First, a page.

At a press conference in Los Angeles this summer, ABC Entertainment president Ted Harbert shocked a gathering of critics and reporters by announcing the end of a TV tradition. Henceforth, he said, ABC would ask producers to eliminate or drastically reduce the opening-credit sequences in their prime-time shows -- and with them theopening theme songs. The goal is to reduce program downtime, when viewers are most tempted to grab the remote control and switch the channel. Logical, perhaps, but rather coldhearted. Imagine Mary Tyler Moore without Mary to "turn the world on with her smile," Gilligan's Island without its bouncy "tale of a fateful trip," Hill Street Blues without Mike Post's opening theme or Twin Peaks without Angelo Badalamenti's.
The opening-credits edict is just one sign of how tough the business of programming has become for a TV network. This should be a season of joy for ABC, CBS and NBC. Their combined audience share rose slightly last season, reversing a long downward trend caused by cable. The advertising market is more active than it has been in years: revenue from the summertime "up- front" selling season reached a record high $4.4 billion. The broadcast networks, dismissed as dinosaurs not long ago, are suddenly hot properties on Wall Street; rumors that one or another of the Big Three is about to be sold seem to be cropping up almost weekly.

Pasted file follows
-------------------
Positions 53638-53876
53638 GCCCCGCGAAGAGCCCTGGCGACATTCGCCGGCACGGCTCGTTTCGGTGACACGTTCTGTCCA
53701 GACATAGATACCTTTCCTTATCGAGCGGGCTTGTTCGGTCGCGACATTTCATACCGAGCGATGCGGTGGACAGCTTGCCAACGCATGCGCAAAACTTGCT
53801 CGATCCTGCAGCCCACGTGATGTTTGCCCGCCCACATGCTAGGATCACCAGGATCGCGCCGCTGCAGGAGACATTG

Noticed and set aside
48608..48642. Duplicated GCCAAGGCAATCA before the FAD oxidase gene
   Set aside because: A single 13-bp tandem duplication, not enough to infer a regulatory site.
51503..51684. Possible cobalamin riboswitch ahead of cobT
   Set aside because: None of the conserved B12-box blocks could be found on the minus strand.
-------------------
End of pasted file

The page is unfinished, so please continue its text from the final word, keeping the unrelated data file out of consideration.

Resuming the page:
The apparent good tidings, however, mask a host of troubles as the fall season gets under way. Fox has thrown a fresh scare into the other networks, stealing several major-market affiliates as well as CBS's Sunday-afternoon pro-football franchise. The number of alternatives, on both cable and broadcast stations, keeps growing, and the remote control has made them easier than ever to find. Indeed, the networks' recent ratings turnabout was due largely to special events like the Winter Olympics, and there's no guarantee the audience erosion won't resume this fall.
The networks have responded by launching a war against channel grazing. All four are moving to shorten opening-credit sequences, spice up the end credits with program material (such as outtakes from the show just seen) and add more "seamless transitions" -- eliminating the commercials between shows -- in an effort to keep viewers hooked. Meanwhile, time slots are more critical than ever to a show's success or failure.
NBC, for example, is jeopardizing one of its hits by a bold -- some would say foolish -- schedule shift. It has moved Frasier, which became a Top 10 show in its comfortable time slot following Seinfeld last season, to Tuesday nights. There the show was set to challenge Roseanne, ABC's powerful but aging hit. But ABC made the game more interesting by pulling its own switch and moving Home Improvement, TV's No. 1 show, to face Frasier on Tuesday. It's the most widely anticipated matchup since The Simpsons took on The Cosby Show in 1990.
As for new shows, scheduling is destiny. Networks now essentially choose their hits before the season starts: shows that get the "protected" time periods following established winners are predominantly the shows that survive. As the networks grow more obsessed with scheduling tactics and audience-flow gimmicks, a show's actual quality seems almost irrelevant. It certainly looks so this season. With one startling, heartening exception, the fall newcomers are a mostly bland and predictable bunch.